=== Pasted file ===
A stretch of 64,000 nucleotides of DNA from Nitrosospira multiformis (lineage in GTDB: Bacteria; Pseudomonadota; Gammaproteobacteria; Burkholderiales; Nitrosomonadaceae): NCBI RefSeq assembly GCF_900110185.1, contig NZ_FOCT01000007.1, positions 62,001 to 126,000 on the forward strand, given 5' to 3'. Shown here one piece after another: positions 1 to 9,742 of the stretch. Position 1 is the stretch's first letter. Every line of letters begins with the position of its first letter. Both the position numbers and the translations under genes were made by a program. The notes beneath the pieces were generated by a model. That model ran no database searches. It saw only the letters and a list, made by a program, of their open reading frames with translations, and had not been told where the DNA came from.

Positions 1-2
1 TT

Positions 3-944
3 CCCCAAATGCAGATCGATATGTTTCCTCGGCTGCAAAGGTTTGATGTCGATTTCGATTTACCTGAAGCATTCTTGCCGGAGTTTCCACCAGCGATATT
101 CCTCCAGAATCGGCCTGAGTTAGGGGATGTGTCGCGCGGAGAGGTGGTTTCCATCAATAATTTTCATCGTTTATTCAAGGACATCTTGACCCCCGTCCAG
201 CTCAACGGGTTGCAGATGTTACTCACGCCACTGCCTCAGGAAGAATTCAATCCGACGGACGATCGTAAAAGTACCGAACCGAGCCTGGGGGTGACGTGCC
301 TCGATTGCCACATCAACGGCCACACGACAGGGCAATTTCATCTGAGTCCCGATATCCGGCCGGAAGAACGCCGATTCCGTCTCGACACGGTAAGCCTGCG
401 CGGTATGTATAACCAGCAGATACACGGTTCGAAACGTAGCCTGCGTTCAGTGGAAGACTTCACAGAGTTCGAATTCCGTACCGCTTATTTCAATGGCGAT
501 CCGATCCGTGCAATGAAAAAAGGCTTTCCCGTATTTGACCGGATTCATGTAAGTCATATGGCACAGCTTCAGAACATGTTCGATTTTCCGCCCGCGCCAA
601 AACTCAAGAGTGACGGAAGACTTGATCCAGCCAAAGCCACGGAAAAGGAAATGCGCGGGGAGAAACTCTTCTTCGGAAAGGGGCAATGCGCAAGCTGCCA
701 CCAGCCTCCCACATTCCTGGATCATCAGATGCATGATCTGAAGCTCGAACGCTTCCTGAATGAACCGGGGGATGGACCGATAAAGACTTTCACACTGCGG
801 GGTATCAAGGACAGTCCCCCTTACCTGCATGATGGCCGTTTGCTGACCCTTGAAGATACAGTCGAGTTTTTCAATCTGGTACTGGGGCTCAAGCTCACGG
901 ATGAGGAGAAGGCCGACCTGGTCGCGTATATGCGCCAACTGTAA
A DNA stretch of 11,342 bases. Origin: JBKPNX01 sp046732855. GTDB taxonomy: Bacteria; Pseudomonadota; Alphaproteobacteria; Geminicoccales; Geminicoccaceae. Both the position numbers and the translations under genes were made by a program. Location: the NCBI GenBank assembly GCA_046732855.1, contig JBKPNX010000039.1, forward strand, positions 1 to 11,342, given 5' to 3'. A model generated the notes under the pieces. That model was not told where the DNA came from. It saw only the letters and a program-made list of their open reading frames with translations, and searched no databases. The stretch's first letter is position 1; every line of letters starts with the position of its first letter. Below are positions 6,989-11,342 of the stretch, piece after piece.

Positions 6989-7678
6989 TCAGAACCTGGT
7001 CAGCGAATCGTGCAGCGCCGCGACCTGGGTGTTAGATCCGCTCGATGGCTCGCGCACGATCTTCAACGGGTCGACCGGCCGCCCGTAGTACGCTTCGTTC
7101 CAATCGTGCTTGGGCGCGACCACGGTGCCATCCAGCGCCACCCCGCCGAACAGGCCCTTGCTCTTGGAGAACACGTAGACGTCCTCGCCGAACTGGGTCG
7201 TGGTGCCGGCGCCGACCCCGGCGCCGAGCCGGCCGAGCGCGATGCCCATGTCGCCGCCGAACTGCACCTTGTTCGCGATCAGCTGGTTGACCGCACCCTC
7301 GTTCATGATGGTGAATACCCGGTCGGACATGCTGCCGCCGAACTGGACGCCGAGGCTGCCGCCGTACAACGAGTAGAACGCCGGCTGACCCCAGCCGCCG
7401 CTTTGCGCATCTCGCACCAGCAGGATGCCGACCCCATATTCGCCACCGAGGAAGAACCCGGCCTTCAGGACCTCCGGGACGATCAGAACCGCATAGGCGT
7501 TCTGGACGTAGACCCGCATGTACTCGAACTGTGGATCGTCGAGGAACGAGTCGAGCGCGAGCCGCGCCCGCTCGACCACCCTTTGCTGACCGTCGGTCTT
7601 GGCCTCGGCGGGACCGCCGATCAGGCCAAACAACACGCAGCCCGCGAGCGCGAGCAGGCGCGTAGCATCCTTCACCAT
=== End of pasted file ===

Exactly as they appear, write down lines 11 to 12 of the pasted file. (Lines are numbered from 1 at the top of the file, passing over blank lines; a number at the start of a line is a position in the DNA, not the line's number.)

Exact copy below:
601 AACTCAAGAGTGACGGAAGACTTGATCCAGCCAAAGCCACGGAAAAGGAAATGCGCGGGGAGAAACTCTTCTTCGGAAAGGGGCAATGCGCAAGCTGCCA
701 CCAGCCTCCCACATTCCTGGATCATCAGATGCATGATCTGAAGCTCGAACGCTTCCTGAATGAACCGGGGGATGGACCGATAAAGACTTTCACACTGCGG